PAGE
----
Gal Gadot's ouster of Brett Ratner from Wonder Woman 2 makes her the hero we need, and deserve
Although Warner Bros. has already announced that it wouldn’t renew their association with Brett Ratner or his company, RatPac Dune Entertainment, after 2018 when it expires, the disgraced producer-director could have carried on being a co-producer on the sequel of Wonder Woman, a franchise he helped create. Warner Bros. terminated their association with Ratner after the multiple sexual misconduct and harassment allegations against him became public. As a producer, Ratner could have continued being a part of Wonder Woman and with the first one making $800 million at the box office, he was bound to make a killing on the sequel that already been confirmed for a summer 2019 release. But the film’s lead Gal Gadot’s very firm and very public stand against Ratner where she reportedly refused to return for Wonder Woman 2 if he continued to be involved in any capacity, has ensured Ratner won’t be associated with the film any more.
While the Harvey Weinstein expose turned into a real force in the form of social media campaigns such as #MeToo that helped amplify the stories of women who were sexually or professionally harassed, Gal Gadot’s stance is about much more than a high-powered man losing face or work. In a matter of days since the news of Weinstein’s alleged sexual misconduct became public, the former movie mogul was fired from his own company. In a way, both Kevin Spacey and Louis CK, too, faced similar consequences but the back-door entry to carry on with business as usual, was always an option. Take for instance, the manner in which Netflix dealt with Spacey following actor Anthony Rapp’s allegations that the two-time Oscar winner assaulted him when he was 14. They fired Spacey from House of Cards only to realise the absence of a ‘morality clause’ ensured that the actor’s personal actions can’t be reason enough to get rid of him. The only way Spacey can now be ‘fired’ is if Netflix pays him out — but that would mean other complications such as the impact this could have on the contracts, etc. with other cast and crew.
In the light of what transpired between Netflix and Spacey, Gal Gadot’s stance marks a visible change in the power dynamics in Hollywood. Her willingness to put her own interest on the line to ensure that either the studio or Hollywood’s power brokers do not get away with a ‘business as usual’ shrug is the stuff that future industry folklore would be made of. In a podcast, Elizabeth “Liz” Tippett, a professor at the University of Oregon School of Law, said that this is perhaps the moment that will force employers to think whether they want to keep a ‘documented harasser’ on the payroll. Gadot, in fact, went a step further and put it out there simply — she didn’t want a series celebrating women’s empowerment to benefit a man accused of harassing women — and the manner in which her action has hit a powerful man such as Ratner right where it hurts the most — the wallet — is what makes this more potent.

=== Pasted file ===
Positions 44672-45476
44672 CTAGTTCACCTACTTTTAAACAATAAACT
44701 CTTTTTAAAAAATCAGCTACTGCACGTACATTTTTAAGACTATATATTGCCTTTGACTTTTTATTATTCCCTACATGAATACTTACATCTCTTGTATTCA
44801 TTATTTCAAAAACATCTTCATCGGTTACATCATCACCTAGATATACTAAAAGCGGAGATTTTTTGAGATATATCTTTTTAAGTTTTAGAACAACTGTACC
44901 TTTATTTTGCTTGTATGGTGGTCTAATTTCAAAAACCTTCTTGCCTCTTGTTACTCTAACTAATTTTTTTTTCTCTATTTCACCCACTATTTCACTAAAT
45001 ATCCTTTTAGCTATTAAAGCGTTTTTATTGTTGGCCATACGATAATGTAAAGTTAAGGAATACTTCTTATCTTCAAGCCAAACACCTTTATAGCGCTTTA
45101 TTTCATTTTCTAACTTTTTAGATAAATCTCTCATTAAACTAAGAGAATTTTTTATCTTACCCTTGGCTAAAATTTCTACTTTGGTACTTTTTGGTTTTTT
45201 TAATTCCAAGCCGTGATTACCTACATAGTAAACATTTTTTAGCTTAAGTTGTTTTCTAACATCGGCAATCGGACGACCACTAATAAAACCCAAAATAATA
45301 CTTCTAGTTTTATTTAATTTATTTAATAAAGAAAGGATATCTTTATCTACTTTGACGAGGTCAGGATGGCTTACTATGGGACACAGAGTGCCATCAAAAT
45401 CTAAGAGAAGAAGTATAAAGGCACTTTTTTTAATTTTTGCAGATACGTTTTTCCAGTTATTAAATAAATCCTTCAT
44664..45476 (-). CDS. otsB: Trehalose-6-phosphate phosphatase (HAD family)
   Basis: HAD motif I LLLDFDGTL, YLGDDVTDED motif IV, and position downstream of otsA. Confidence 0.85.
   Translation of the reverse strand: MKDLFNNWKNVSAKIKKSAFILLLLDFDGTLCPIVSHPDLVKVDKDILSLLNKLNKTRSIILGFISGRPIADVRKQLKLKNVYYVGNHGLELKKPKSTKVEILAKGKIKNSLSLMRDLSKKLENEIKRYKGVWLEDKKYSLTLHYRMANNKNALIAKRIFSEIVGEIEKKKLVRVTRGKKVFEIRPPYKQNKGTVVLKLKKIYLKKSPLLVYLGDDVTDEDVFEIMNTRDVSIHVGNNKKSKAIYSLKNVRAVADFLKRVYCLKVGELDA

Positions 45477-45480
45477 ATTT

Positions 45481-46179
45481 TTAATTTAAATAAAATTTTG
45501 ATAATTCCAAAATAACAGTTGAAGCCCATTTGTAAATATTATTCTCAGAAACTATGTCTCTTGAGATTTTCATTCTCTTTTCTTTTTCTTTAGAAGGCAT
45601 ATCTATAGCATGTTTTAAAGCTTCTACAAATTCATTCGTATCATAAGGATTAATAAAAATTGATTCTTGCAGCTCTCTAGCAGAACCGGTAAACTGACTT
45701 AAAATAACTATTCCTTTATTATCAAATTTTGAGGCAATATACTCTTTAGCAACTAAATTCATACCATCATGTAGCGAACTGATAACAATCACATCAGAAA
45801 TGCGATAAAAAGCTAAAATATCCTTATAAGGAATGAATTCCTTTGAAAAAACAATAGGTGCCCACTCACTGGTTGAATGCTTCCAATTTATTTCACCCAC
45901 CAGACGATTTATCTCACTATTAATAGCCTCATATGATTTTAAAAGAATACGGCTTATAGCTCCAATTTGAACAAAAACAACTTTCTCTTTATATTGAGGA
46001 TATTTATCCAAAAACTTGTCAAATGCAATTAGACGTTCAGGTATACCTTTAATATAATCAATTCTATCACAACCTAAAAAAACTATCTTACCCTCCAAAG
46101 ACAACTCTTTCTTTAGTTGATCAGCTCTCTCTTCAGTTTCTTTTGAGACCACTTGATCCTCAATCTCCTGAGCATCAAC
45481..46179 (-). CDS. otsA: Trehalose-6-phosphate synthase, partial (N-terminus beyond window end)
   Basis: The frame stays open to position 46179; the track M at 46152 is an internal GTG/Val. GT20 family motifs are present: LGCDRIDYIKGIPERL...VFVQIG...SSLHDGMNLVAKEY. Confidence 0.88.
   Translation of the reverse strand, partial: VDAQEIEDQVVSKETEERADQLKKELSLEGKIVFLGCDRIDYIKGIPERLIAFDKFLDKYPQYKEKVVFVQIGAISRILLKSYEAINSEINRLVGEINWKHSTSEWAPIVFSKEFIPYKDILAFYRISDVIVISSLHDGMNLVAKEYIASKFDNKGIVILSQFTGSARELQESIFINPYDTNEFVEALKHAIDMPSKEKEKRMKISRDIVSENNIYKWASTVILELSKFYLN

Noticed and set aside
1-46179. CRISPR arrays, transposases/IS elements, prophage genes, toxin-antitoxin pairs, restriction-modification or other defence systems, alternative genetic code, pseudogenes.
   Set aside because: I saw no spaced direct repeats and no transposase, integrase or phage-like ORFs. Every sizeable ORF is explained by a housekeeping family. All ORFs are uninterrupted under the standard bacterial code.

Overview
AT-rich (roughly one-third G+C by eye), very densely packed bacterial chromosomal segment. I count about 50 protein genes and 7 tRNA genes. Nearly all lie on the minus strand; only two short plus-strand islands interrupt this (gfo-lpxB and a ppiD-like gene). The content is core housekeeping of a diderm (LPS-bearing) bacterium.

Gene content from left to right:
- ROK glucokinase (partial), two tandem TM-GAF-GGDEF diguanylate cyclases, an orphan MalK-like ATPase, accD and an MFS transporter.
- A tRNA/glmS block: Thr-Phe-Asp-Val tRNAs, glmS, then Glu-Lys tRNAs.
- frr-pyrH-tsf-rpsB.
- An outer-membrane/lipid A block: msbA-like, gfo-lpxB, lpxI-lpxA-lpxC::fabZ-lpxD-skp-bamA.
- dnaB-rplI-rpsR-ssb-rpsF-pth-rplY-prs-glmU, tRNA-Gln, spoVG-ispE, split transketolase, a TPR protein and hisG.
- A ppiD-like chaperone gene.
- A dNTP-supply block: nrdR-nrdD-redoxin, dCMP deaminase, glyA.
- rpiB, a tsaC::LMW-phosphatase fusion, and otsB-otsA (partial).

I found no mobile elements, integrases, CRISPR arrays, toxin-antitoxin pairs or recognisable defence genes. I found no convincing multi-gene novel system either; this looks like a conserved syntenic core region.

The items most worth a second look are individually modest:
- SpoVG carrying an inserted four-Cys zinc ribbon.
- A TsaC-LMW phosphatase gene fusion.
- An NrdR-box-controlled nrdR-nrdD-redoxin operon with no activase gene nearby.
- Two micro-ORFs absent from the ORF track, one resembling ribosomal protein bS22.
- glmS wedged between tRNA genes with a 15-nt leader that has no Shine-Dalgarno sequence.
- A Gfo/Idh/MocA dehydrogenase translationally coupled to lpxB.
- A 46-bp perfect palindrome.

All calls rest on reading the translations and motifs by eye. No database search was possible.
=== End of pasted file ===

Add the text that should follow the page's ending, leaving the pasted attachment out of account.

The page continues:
In some way, Mel Gibson's comeback after being ostracised from mainstream Hollywood for his anti-Semitic views is what Hollywood’s disgraced powers-that-were might take solace in. Just a few weeks after Dustin Hoffman was accused by writer Anna Graham of allegedly groping her on the sets of TV movie Death of a Salesman, the now 80-year-old actor received rapturous applause at an awards function. Hoffman had issued a statement after Graham’s allegations that he apologised for anything that he might have done that could have put her in an uncomfortable situation but the manner in which the entire thing was seemingly glossed over by the audience suggested that comebacks from any kind of deviant behaviour are only a matter of time in Hollywood.
Could it really be a matter of time before everything’s forgotten? The manner in which Bryan Cranston shared his views that ‘we should be open to forgiving Harvey Weinstein and Kevin Spacey’ is but a testimony to that. This is why Gal Gadot’s insistence on Ratner not being a part of Wonder Woman 2 is what Hollywood ought to be afraid of.
Even after six women, including actors Olivia Munn and Ellen Page, accused Ratner of “sexual misconduct” and “homophobic and abusive behaviour” respectively, his lawyers issued a statement that they were ‘‘confident that his name will be cleared once the current media frenzy dies down and people can objectively evaluate the nature of these claims.’’ Louis CK’s statement too, was nothing more than an elegant way of saying ‘Sorry, I got caught.’ It is said that one becomes a hero by displaying heroic behaviour and not by one's ability to win or lose. That Gal Gadot is ‘Wonder Woman’ is well known, but her being a true hero is about more than donning a costume. It’s the way that she stood up for her principles and did not give in that makes her a real hero and an inspiration for many.